Unsafe hotel leansWe also had Steve, our “guardian” rescue volunteer. He was a volunteer medic that came to Christchurch to help. He was at my side for every building entry, provided another set of eyes for hazards, and posted all placards once an inspection was complete. He began the day nervous and rose to the challenge. I appreciated his help! With each building we entered, he felt better when I told him where to run if the shaking started. For some buildings, I had to tell him there was no safe place; we just had to get our inspections done and get out as fast as possible.

On his day, Jason was asked to have our team develop a list of “indicator” buildings. Our team seemed to have accumulated more experience in the CBD than any other, and our advice was valued. The “indicator” buildings were to be representative buildings of all construction types -- steel, concrete, precast, timber, unreinforced masonry and reinforced masonry. The coordinators wanted a limited number of specific buildings to watch. If those buildings experienced noticeable changes in subsequent aftershocks or ground movement, they would trigger re-evaluations of all the buildings of that structural type that were previously tagged green or yellow. Jason did this work and provided the list and photos of recommended buildings to the coordinators.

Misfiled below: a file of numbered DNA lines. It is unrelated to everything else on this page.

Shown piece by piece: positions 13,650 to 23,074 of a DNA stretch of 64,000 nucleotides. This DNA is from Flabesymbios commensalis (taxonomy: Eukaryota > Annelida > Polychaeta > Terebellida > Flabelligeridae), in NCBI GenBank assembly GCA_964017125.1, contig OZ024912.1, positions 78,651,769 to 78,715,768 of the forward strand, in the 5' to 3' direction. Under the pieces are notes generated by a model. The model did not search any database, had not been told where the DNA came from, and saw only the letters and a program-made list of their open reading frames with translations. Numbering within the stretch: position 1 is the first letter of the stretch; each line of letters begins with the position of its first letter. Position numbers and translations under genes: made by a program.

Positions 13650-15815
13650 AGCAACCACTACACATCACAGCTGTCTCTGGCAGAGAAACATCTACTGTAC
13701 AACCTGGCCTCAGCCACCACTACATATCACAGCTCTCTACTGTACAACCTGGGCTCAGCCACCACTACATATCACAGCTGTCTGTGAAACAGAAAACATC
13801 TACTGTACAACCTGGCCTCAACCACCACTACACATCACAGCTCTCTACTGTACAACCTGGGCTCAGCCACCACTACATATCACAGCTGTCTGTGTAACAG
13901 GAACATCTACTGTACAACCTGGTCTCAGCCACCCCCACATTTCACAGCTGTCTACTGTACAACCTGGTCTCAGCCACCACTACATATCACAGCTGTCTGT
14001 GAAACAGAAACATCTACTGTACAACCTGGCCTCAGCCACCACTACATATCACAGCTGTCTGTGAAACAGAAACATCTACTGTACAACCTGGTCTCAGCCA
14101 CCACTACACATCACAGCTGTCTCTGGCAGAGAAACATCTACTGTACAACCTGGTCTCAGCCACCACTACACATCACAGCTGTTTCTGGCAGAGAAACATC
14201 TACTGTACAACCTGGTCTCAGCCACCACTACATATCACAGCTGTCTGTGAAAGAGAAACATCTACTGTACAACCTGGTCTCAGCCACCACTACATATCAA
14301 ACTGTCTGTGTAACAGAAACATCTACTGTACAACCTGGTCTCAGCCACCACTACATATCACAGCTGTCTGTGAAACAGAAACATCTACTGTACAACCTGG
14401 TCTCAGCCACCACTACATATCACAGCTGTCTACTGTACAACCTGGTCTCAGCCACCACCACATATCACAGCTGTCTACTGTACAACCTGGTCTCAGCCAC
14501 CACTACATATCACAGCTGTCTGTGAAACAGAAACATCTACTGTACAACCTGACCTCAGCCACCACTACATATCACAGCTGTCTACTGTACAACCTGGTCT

For the fourth day we had John and Willi as our rescue assistants. John was a builder by trade and Willi was a special lady. They came from Auckland as volunteer fire rescuers and became integral team members. Jason and I inspected another block of the CBD. Including the day before and this day, we ended up inspecting both blocks northwest and southwest of the cathedral. It was painful to continually pass the site of the cathedral.

Daily, we would be subject to questioning by police before entering the cordoned area of the CBD. We each had red sheets. These sheets were entry passes to enter the damage zone for inspections. The team also had duty sheets with warrants that listed the specific blocks we were to inspect. These warrants were issued because some looters had been found -- some posing as inspectors.